Kewl, Mr. Einstein^4, you set up a bank shot to put you in the side pocket.<quoted text> You are asking me to measure the immeasurable to justify your belief it can be. The initial expansion from an infinitesimal is theoretical and not actually measurable, since it expanded from every point in space and every point appears to be the initial expansion point. At 10-^37 seconds into the expansion, a phase transition caused *cosmic inflation, during which the universe grew exponentially.
See Space expands
This is just like an inside-out black hole metricit has a zero in the dt component on a fixed radius sphere called the cosmological horizon.
So you see you still have to deal with a cosmological horizon, where beyond this point it's infinite, and we can only measure the observable horizon.
Every point in space? From a singularity?
Let's get real infinitestimal, mathematical, and conceptual.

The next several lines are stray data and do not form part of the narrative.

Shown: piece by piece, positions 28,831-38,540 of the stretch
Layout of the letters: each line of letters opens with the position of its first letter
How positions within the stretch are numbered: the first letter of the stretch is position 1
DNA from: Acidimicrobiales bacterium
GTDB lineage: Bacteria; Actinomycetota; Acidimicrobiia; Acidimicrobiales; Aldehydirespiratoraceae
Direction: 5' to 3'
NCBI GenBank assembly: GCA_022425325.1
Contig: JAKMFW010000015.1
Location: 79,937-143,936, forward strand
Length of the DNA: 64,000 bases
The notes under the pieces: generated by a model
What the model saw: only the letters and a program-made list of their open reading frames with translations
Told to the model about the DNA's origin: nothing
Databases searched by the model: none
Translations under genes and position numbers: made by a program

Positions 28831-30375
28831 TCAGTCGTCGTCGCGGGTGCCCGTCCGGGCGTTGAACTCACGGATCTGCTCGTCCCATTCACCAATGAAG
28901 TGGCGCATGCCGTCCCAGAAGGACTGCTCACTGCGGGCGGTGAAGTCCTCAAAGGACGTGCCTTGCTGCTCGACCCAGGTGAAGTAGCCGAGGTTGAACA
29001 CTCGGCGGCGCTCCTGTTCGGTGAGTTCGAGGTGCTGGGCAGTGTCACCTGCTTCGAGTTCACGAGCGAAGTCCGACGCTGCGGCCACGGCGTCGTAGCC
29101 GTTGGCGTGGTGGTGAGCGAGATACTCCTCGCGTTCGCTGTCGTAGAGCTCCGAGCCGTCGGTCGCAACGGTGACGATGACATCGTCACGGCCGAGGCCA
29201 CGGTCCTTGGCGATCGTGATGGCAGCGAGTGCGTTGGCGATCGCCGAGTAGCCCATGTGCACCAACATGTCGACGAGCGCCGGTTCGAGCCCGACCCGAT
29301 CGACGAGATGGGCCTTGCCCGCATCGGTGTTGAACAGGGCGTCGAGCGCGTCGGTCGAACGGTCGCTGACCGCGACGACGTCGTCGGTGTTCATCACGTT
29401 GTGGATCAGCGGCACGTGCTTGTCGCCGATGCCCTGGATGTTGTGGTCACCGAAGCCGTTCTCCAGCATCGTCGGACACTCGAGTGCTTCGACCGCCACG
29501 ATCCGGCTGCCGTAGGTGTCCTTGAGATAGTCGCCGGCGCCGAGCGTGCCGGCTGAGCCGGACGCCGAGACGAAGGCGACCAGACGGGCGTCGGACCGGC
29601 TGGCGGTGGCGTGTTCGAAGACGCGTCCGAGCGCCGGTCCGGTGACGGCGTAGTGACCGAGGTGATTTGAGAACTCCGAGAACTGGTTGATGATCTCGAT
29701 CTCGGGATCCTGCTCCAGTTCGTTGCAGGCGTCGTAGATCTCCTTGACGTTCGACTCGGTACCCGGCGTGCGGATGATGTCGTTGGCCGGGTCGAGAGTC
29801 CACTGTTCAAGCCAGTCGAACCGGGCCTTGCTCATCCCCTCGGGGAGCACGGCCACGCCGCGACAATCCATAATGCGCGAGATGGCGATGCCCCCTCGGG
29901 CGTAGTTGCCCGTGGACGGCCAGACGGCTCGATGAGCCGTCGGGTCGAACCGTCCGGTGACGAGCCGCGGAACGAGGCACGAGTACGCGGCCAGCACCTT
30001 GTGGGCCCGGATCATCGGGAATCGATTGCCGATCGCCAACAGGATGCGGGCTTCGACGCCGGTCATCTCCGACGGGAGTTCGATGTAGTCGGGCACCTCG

Remember my hex plotting of points in a plane or volume?
Let's get to the ultimate infinitestimally smallest point. Your starting point for expansion. You can't expand unless you have someplace to start, in the real world, anyhow. We will start on a plane.
Draw a point, Sparky. How many directions can you then proceed in? Well, lets draw the same size points around it. You will get 6. Now you can take a step. Now draw points around that step you took. How many directions can you go now without turning around? Work your way out. Keep in mind that first step started motion. Also keep in mind you can't turn around on a single point. Something about radius and pi. What is pi times an infinitestimally small point and the path width you will have to follow from it?
Now proceed and create your universe by going 3D. Don't forget the 7/8th base of height between the centers of your theoretical smallest points, and thus incremental distance. Plays hell with a continuum. All it takes is paper and pencil and an understanding.